How to Save Rural Hospitals and Strengthen Rural Healthcare

It will cost about $4 billion per year to prevent closures of the at-risk hospitals and preserve access to rural healthcare services, an amount equal to only 1/10 of 1% of total national healthcare spending. No payment system will sustain rural hospitals and clinics unless the amounts of payment are large enough to cover the cost of delivering high-quality care in small rural communities. Because current payments are below the costs of delivering services, an increase in spending by all payers will be needed to keep rural hospitals solvent, but $4 billion is a tiny amount in comparison to the more than $3.3 trillion currently spent on healthcare and the more than $1.3 trillion spent on all urban and rural hospitals in the country. Moreover, most of the increase in spending will support primary care and emergency care, since these are the services at small rural hospitals where the biggest shortfalls in current payments exist.

Spending would likely increase even if the hospitals close. The reduced access to preventive care and delays in treatment resulting from a rural hospital closure will cause residents of the community to need even more services in the future. Paying more now to preserve local healthcare services is a better way to invest resources.

Citizens, businesses, local governments, state government, and the federal government must all take action to ensure that every payer provides adequate and appropriate payments for small rural hospitals and clinics:

  • Businesses, state and local governments, and rural residents must demand that private health insurance companies change the way they pay small rural hospitals. The biggest cause of negative margins in most small rural hospitals in most states is low payments from private insurance plans and Medicare Advantage plans. Private insurance companies are unlikely to increase or change their payments unless businesses, state and local governments, and residents choose health plans based on whether they pay the local hospital adequately and appropriately.
  • State Medicaid programs and managed care organizations need to pay small rural hospitals adequately and appropriately for their services. Expanded eligibility for Medicaid will help more rural residents afford healthcare services, but small rural hospitals cannot deliver the services patients need if Medicaid payments are too low. CMS should authorize states to require Medicaid MCOs to use Patient-Centered Payments and to pay adequately for services at small rural hospitals.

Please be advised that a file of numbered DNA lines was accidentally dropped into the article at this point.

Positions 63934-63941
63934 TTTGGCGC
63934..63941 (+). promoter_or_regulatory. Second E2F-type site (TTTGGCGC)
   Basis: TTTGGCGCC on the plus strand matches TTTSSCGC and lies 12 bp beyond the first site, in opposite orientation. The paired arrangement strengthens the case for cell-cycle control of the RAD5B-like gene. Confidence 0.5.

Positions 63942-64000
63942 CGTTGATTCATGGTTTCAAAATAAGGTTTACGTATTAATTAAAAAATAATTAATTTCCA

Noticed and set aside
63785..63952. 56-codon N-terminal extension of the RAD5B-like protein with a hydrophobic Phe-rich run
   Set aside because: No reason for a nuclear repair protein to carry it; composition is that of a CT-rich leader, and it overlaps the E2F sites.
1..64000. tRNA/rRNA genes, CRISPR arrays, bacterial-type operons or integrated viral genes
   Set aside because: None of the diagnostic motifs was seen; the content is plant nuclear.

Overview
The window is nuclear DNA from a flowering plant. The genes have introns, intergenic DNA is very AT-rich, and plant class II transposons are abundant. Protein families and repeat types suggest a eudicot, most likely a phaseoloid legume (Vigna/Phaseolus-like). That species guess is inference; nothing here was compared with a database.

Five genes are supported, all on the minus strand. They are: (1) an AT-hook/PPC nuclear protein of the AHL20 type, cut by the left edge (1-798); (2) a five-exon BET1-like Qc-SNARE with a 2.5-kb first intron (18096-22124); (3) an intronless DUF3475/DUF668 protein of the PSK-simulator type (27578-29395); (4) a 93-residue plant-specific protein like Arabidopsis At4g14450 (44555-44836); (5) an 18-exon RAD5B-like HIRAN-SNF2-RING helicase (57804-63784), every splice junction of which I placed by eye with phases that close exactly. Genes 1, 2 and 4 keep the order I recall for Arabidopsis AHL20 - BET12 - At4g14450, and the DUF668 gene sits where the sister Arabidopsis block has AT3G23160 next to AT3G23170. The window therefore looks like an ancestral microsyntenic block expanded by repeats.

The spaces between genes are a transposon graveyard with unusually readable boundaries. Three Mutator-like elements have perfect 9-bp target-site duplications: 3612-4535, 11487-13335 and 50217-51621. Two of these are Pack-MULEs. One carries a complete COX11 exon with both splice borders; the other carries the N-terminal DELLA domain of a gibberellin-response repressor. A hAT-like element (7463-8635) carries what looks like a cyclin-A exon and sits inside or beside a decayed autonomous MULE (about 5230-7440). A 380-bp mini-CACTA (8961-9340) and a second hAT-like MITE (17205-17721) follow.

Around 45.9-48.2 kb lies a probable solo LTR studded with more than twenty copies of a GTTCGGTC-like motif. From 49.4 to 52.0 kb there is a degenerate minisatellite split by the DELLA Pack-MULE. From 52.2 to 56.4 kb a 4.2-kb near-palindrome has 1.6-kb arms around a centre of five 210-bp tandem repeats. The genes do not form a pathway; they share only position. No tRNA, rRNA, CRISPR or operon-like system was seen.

• Congress should create a Patient-Centered Payment program in Medicare for small rural hospitals. Although Medicare is not the primary cause of deficits at small rural hospitals, Medicare needs to pay rural hospitals and clinics in a way that will better sustain services in the long run.

Rural hospitals need to be transparent about their costs, efficiency, and quality, and they should do what they can to control healthcare spending for local residents. 

In order to support higher and better payments for hospitals, purchasers and patients in rural communities need to have confidence the hospitals will use the payments to deliver high-quality services at the lowest possible cost. That the hospitals will proactively identify and pursue opportunities to control healthcare costs for community residents. Small rural hospitals should estimate the minimum feasible costs for delivering essential services using an objective methodology. They should proactively work to improve the efficiency of their services, and they should publicly report on the quality of their care.

  1. A “rural” hospital is a hospital located in an area that is classified as rural by the Health Resources and Services Administration. A “small” rural hospital is one that has total annual expenses below the median for all rural hospitals ($40 million in 2022).

Saving Rural Hospitals, The Crisis in Rural Health Care (